+            In both situations, <emphasis>CVode</emphasis> uses the history array to control the local error 
+            <emphasis>
+                y<subscript>n(m)</subscript> - y<subscript>n(0)</subscript>
+            </emphasis>
+            and recomputes 
+            <emphasis>
+                h<subscript>n</subscript>
+            </emphasis>
+            if that error is not satisfying.
+        </para>
+        <para>
+            <emphasis role="bold">
+                The recommended choices are <emphasis>BDF / Newton</emphasis> for stiff problems and <emphasis>Adams / Functional</emphasis> for the nonstiff ones.
+            </emphasis>
+        </para>
+        <para>
+            The function is called in between activations, because a discrete activation may change the system.
+        </para>
+        <para>
+            Following the criticality of the event (its effect on the continuous problem), we either relaunch the solver with different start and final times as if nothing happened, or, if the system has been modified, we need to "cold-restart" the problem by reinitializing it anew and relaunching the solver.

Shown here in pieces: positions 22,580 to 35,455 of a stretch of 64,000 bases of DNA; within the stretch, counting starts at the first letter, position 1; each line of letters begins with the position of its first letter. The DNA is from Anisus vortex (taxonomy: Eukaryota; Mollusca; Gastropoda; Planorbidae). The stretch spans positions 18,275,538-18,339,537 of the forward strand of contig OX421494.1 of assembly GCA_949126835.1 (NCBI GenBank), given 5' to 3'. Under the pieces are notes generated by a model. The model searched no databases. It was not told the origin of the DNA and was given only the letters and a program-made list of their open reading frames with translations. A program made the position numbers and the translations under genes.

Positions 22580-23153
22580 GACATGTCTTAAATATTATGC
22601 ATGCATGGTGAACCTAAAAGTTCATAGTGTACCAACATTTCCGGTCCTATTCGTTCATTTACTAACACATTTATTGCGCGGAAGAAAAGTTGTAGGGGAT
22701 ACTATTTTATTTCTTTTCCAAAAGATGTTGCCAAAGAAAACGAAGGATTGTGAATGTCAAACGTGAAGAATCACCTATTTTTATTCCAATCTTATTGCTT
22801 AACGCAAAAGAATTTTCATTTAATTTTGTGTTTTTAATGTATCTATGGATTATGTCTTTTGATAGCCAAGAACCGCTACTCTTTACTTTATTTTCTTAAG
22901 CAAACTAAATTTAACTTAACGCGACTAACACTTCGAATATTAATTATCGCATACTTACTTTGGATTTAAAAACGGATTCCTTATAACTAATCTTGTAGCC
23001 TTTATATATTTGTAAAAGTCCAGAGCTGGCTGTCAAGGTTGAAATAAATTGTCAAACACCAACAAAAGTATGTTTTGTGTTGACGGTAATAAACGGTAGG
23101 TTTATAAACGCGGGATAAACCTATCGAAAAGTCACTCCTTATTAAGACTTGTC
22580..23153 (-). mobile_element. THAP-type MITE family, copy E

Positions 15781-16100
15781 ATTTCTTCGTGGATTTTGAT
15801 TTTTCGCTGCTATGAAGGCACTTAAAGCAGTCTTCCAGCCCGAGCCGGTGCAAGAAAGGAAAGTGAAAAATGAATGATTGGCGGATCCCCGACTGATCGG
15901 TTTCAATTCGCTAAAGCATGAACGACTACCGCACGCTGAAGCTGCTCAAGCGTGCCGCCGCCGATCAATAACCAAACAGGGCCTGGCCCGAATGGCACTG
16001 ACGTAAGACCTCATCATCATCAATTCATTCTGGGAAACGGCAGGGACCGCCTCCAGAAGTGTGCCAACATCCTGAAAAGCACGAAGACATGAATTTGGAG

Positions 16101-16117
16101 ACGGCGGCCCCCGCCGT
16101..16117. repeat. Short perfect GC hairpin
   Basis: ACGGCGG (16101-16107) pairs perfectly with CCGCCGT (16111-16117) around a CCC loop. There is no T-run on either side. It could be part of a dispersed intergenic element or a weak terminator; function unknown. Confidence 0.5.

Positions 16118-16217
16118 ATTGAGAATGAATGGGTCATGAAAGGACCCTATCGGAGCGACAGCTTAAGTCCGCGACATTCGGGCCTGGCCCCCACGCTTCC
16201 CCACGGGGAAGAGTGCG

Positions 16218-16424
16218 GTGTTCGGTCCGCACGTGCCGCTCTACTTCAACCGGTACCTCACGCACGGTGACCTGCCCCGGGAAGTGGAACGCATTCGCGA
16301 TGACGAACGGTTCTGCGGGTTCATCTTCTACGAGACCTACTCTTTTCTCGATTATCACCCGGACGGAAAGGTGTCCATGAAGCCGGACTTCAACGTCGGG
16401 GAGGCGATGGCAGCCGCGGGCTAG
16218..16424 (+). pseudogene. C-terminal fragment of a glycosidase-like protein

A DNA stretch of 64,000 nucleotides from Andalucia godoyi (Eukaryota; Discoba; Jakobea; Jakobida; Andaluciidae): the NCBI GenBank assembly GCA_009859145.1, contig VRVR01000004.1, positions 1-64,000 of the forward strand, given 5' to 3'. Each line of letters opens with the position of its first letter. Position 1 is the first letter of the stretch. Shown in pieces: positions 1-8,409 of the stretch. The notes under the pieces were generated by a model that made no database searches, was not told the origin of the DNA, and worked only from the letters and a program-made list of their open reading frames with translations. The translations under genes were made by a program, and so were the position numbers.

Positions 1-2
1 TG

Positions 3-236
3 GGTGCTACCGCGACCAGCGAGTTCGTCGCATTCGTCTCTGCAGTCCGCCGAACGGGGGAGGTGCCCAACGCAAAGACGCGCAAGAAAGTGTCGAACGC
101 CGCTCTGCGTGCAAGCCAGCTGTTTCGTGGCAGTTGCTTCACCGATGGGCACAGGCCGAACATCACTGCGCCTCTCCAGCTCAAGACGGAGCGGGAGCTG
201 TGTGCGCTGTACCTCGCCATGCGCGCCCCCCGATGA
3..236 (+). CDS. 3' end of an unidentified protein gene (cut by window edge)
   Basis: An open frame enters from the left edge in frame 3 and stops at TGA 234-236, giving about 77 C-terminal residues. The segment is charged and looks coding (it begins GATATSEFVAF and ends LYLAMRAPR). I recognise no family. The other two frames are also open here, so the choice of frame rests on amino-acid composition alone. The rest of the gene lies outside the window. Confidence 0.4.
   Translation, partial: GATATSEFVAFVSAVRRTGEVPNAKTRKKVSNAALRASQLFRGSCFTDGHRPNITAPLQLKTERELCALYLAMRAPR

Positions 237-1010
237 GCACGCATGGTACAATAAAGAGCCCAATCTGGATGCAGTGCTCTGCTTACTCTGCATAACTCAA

+        </para>
+    </refsection>
+    <refsection>
+        <title>Examples</title>
+        <para>
+            <link type="scilab" linkend="scilab.xcos/xcos/examples/solvers/ODE_Example.xcos">
+                <inlinemediaobject>
+                    <imageobject>
+                        <imagedata align="center" fileref="../../../examples/solvers/ODE_Example.xcos" valign="middle"/>
+                    </imageobject>
+                </inlinemediaobject>
+            </link>
+            <scilab:image><![CDATA[
+importXcosDiagram(SCI + "/modules/xcos/examples/solvers/ODE_Example.xcos");
+xcos_simulate(scs_m, 4);
+]]></scilab:image>
+        </para>
+        <para>
+            The integral block returns its continuous state, we can evaluate it with BDF / Newton by running the example :
+        </para>
+        <para>
+            <programlisting language="example"><![CDATA[